Yahoo! had also alleged that AIG acted in bad faith in its claims handling because AIG had denied coverage for the first two lawsuits and then ultimately acknowledged such an obligation with respect to the third lawsuit and in so doing had cited exclusions that were not a part of the policy. The court found that issue was one for a jury to decide.
This decision is another example that valuable cyber coverage for defense and indemnification may be available under general liability policies. Of course, whether there is coverage will depend on the particulars of the claim and the insurance policy.
Hunton Andrews Kurth insurance practice head, Walter Andrews, recently commented to the Global Data Review regarding the infirmities underlying an Orlando, Florida federal district court’s ruling that an insurer does not have to defend its insured for damage caused by a third-party data breach.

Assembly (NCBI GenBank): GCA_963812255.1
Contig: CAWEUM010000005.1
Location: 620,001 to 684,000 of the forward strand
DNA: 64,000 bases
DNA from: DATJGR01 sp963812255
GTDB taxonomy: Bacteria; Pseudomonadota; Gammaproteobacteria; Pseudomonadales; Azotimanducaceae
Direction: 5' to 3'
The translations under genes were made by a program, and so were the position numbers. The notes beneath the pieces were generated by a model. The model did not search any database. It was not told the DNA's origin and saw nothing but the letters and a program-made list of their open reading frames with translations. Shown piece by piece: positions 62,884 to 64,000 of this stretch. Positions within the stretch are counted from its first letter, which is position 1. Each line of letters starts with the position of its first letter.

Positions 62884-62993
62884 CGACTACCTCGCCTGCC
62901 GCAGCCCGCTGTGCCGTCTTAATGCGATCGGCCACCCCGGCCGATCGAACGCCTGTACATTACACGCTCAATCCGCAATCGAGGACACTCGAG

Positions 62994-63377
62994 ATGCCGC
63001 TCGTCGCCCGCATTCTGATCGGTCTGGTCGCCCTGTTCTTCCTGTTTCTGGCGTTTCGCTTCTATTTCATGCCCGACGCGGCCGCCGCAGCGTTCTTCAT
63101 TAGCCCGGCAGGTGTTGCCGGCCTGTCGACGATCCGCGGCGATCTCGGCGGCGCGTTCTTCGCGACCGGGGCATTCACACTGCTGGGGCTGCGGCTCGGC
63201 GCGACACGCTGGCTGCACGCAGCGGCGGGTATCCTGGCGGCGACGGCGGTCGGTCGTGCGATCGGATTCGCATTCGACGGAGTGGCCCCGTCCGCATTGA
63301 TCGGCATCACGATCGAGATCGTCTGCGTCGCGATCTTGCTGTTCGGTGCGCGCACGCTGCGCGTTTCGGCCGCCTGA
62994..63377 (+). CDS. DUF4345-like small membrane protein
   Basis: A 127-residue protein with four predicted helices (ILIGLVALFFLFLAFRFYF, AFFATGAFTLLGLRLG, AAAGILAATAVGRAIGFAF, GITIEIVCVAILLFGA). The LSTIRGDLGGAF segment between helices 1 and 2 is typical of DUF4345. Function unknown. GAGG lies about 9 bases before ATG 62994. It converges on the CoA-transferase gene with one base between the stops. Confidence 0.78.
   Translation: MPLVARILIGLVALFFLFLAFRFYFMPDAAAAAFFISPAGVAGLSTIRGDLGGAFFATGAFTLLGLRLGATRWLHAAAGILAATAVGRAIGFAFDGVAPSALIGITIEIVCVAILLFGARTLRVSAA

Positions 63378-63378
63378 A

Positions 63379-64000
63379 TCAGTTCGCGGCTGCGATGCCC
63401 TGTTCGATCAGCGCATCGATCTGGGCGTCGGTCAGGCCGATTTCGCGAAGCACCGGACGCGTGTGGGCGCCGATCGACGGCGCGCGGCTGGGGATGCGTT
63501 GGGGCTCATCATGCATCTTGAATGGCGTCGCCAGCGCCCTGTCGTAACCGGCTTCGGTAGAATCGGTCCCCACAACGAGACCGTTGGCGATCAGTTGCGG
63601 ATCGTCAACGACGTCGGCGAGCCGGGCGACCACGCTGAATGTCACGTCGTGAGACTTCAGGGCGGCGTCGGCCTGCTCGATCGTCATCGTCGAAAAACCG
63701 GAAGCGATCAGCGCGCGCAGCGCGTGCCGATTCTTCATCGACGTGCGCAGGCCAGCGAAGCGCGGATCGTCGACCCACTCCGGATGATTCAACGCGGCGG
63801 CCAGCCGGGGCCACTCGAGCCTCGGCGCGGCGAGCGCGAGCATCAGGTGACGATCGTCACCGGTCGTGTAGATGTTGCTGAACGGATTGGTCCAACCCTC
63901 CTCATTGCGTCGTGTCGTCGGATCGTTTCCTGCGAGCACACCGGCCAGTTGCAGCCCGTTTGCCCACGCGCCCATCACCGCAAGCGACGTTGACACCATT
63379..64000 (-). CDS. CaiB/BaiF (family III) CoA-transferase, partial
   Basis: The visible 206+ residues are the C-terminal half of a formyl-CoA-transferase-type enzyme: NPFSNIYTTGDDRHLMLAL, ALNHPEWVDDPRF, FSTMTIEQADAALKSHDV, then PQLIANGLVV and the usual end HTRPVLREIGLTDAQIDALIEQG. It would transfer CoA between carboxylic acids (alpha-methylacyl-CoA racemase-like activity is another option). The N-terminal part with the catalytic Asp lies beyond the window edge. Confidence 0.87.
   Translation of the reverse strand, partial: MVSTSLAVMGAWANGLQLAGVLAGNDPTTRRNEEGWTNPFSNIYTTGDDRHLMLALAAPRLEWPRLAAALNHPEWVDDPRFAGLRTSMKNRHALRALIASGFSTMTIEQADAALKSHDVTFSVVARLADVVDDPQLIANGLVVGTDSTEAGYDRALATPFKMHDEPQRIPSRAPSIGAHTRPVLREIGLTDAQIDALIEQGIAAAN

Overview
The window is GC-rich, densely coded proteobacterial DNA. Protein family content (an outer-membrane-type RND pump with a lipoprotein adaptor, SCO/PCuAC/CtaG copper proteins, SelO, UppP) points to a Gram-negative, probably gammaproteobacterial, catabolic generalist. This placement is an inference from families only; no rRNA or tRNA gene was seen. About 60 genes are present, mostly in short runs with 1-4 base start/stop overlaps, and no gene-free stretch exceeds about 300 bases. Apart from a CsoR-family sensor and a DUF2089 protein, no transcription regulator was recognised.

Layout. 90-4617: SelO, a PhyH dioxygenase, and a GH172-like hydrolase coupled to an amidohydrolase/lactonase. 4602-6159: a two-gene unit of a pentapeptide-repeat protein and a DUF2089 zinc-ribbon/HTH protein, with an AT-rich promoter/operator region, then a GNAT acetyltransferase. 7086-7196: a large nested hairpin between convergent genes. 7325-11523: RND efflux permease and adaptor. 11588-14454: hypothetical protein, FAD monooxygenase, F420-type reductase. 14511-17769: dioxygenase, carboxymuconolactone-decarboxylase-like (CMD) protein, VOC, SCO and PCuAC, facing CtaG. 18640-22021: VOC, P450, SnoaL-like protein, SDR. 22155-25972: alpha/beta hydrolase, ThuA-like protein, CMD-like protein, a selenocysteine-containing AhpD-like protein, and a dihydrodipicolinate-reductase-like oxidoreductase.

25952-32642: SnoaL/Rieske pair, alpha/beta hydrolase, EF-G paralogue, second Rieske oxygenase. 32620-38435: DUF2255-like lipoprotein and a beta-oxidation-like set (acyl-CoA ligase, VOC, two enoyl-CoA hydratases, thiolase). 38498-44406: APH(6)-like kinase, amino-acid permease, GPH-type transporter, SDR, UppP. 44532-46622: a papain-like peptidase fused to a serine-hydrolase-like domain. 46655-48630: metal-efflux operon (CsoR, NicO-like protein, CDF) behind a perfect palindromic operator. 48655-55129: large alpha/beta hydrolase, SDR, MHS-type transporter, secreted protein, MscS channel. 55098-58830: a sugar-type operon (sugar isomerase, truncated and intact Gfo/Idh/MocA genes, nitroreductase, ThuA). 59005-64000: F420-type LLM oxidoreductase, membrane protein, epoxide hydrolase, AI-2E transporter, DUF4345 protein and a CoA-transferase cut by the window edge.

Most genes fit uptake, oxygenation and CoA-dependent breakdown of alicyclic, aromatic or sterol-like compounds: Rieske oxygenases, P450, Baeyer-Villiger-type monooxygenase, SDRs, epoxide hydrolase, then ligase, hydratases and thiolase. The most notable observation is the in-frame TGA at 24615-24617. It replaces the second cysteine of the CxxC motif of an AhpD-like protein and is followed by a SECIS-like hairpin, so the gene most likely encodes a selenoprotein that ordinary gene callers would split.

As reported yesterday in Business Insurance, Lloyd’s of London underwriters have agreed to insure digital currency storage company, Kingdom Trust Co., against theft and destruction of cryptocurrency assets. The cover comes after almost a decade-long search by Kingdom Trust for insurance to cover its crypto-assets. According to the BI, Kingdom Trust sees the availability of insurance as a key factor in bringing institutional investors into the marketplace by dispelling concerns about lack of traditional safeguards in the emerging crypto-asset space.